The investors who bought Fair Lanes Inc. in a 1989 leveraged buyout yesterday proposed swapping 90 percent of the company's stock in exchange for slashing $138 million in debt to $75 million.
"We need lower interest payments," said Mac Clayton, the company's chairman and chief executive. He said that the company planned to skip Feb. 15 interest payments of about $10 million while it attempts to work out a deal with the holders of the company's debt, to whom Mr. Clayton presented the plan in New York yesterday.
The Hunt Valley-based company owns about 20 bowling centers in metropolitan Baltimore and more than 100 bowling alleys and other entertainment centers around the nation, Mr. Clayton said.
"We're very profitable" on an operating basis, Mr. Clayton said. But the company does not make enough operating profits to cover interest on the $138 million debt, which carries an interest rate of 11.875 percent, plus another $45 million owed by Fair Lanes Entertainment Inc., the holding company Mr. Clayton and other investors formed to buy the company from Northern Pacific Corp. for $195 million. Fair Lanes will also discontinue the dividend that allows Fair Lanes Entertainment to service its debt, he said.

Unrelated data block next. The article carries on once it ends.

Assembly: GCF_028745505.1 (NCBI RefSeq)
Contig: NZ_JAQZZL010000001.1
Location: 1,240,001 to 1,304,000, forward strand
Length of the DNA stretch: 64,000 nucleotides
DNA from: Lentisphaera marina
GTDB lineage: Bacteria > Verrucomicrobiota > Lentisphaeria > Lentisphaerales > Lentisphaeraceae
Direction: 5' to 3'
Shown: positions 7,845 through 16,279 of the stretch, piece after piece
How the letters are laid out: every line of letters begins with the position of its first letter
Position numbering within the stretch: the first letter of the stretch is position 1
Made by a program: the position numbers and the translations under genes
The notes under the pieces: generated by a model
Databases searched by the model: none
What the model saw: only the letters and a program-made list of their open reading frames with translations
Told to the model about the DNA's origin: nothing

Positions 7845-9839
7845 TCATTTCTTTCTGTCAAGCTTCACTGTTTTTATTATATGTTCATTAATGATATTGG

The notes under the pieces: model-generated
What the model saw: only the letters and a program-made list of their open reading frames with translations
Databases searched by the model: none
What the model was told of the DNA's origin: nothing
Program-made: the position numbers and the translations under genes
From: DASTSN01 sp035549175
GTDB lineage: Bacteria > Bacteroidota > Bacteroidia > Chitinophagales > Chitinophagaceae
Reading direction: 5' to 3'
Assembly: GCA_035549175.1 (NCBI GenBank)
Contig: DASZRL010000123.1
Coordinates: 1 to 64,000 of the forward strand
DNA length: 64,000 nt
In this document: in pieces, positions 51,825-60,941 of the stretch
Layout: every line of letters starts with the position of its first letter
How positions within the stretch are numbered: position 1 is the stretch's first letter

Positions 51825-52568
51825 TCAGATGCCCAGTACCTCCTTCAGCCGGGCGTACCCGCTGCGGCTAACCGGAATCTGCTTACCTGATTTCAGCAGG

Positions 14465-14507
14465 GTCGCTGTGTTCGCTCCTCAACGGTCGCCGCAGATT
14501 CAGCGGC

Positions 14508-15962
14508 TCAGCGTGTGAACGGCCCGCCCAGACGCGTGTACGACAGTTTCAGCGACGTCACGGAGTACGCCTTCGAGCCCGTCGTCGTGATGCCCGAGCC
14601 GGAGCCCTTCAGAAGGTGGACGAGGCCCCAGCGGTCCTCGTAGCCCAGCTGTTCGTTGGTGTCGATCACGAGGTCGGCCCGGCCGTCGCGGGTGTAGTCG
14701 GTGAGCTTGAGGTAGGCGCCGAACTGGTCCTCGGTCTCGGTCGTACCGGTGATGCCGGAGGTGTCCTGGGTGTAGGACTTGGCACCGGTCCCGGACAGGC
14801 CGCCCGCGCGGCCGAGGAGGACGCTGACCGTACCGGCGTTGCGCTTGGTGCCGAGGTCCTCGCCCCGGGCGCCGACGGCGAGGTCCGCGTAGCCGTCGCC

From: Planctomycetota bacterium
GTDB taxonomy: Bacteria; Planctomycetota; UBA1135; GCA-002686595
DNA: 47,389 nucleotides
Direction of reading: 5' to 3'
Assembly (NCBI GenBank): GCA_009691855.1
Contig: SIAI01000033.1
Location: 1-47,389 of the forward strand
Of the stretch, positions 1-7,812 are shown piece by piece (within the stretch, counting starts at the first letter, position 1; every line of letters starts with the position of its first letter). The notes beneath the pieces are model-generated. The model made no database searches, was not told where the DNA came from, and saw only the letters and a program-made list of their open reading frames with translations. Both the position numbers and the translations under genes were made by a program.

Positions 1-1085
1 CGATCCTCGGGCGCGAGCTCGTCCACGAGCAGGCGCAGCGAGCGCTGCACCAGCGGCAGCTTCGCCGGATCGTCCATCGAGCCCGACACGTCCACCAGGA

The move to restructure the company comes less than a year after Standard & Poor's Corp. moved last March to downgrade its rating of the company's bonds. At the time, Mr. Clayton said Fair Lanes was "not in trouble and not about to be in trouble." Yesterday, he was still relatively optimistic.
He said part of the short-term problem was caused by the company's effort to upgrade the appearance of and the service at its bowling alleys, which disrupted the operation of some centers.
"It's working, but we've just got too much debt," he said. "Inevitably, you create short-term disruption in your business [during renovations]. Our sales have slowed down. . . . That has slowed down our cash flow."
He emphasized that the $6 million the company is holding in deposits for prizes and awards sponsored by bowling leagues that patronize Fair Lanes is not affected by the talks, which he expects to last as long as several months. The prize money is segregated from the company's own funds and is secure, he said.
Bondholder reaction could not immediately be gauged because the identity of the holders is not public. Mr. Clayton declined to say who owns the bonds.
The restructuring proposal should not cause any changes noticeable to bowling customers, Mr. Clayton said.